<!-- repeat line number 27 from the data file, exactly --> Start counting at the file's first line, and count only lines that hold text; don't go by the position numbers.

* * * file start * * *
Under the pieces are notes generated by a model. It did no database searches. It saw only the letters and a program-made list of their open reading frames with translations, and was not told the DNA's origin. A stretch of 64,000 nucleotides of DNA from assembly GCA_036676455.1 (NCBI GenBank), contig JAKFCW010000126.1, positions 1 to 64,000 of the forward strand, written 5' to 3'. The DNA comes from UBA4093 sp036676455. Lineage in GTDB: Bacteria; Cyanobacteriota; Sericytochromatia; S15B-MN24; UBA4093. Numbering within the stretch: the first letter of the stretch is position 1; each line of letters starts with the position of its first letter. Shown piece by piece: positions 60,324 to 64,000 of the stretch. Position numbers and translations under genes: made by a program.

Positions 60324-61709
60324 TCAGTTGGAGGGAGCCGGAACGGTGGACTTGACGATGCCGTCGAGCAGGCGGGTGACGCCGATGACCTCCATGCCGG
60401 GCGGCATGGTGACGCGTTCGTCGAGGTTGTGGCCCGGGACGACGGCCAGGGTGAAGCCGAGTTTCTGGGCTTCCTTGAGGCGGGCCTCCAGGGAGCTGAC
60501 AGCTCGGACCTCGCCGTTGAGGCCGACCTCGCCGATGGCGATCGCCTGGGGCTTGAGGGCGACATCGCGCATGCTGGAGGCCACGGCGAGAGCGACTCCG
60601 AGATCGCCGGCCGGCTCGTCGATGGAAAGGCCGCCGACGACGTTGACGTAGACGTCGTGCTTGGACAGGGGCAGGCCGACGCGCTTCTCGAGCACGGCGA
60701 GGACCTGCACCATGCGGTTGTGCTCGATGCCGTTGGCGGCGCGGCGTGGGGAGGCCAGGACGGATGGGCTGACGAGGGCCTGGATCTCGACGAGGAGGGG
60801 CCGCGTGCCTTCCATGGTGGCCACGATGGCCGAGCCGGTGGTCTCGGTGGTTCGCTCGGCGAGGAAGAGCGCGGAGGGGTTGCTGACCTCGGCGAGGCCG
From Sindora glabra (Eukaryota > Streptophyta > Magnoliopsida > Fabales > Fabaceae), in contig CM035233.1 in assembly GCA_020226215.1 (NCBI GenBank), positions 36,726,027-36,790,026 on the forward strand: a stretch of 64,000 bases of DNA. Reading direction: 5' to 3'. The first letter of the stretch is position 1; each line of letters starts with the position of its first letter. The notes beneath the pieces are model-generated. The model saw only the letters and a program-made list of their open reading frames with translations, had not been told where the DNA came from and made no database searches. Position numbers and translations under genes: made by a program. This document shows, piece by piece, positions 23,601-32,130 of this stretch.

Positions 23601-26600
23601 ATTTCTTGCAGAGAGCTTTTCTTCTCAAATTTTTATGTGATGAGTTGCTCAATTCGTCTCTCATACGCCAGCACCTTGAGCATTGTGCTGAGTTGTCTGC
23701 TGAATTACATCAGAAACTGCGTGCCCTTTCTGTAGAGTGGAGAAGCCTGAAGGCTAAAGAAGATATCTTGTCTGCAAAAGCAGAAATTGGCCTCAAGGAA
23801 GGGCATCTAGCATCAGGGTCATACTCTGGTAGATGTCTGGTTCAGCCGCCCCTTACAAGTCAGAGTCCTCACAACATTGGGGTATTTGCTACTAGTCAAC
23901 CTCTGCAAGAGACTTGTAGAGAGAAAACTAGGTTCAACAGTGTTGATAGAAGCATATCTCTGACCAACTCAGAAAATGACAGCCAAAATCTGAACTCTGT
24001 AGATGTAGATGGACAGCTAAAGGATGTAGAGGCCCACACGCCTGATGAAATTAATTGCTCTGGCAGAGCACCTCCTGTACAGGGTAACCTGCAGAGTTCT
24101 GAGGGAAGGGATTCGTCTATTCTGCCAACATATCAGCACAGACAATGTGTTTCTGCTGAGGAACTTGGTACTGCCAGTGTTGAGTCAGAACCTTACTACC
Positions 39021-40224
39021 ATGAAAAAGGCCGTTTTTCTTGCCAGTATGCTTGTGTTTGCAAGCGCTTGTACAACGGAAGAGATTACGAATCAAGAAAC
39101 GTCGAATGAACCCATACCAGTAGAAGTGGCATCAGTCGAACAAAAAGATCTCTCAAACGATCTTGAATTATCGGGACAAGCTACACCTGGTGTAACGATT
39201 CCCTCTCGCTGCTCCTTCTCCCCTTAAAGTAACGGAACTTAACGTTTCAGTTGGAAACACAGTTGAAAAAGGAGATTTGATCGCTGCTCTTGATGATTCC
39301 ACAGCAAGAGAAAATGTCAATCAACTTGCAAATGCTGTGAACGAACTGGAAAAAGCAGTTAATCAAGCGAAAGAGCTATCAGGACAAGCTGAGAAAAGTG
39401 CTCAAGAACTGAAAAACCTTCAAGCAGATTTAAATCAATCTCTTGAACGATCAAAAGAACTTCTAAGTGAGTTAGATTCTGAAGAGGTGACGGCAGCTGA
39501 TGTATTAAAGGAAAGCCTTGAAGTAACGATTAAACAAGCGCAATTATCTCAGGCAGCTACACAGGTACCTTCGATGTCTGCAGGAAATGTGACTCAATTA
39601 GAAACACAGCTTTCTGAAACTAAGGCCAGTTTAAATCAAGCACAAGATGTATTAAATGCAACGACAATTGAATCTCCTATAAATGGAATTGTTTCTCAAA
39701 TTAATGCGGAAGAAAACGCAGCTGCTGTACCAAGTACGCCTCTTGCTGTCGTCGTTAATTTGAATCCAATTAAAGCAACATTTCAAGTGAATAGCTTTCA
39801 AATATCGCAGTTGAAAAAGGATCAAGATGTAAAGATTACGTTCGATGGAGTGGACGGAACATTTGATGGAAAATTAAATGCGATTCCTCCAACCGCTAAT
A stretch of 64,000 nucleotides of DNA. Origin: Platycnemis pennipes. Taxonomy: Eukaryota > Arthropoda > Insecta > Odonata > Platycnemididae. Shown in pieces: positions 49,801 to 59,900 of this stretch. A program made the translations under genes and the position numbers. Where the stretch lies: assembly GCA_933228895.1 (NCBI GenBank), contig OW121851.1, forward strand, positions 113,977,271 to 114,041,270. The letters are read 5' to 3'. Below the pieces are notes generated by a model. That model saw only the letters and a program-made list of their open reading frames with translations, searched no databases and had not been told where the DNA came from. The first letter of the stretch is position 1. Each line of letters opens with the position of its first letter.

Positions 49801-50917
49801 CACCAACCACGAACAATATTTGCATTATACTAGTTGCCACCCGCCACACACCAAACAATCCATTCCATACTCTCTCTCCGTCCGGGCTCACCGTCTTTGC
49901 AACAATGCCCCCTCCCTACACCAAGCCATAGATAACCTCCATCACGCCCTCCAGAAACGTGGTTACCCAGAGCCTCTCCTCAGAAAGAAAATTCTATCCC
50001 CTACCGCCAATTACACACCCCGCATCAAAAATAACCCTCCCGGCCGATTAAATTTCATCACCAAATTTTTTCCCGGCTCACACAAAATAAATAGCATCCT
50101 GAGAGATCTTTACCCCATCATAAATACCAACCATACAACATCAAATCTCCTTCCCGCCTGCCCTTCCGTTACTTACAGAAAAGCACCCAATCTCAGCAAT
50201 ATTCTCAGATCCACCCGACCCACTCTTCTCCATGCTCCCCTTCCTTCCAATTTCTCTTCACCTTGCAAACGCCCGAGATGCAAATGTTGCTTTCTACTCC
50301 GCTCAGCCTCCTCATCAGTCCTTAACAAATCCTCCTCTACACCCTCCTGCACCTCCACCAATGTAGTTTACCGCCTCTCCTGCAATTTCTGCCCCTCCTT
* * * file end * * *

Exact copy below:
A stretch of 64,000 nucleotides of DNA. Origin: Platycnemis pennipes. Taxonomy: Eukaryota > Arthropoda > Insecta > Odonata > Platycnemididae. Shown in pieces: positions 49,801 to 59,900 of this stretch. A program made the translations under genes and the position numbers. Where the stretch lies: assembly GCA_933228895.1 (NCBI GenBank), contig OW121851.1, forward strand, positions 113,977,271 to 114,041,270. The letters are read 5' to 3'. Below the pieces are notes generated by a model. That model saw only the letters and a program-made list of their open reading frames with translations, searched no databases and had not been told where the DNA came from. The first letter of the stretch is position 1. Each line of letters opens with the position of its first letter.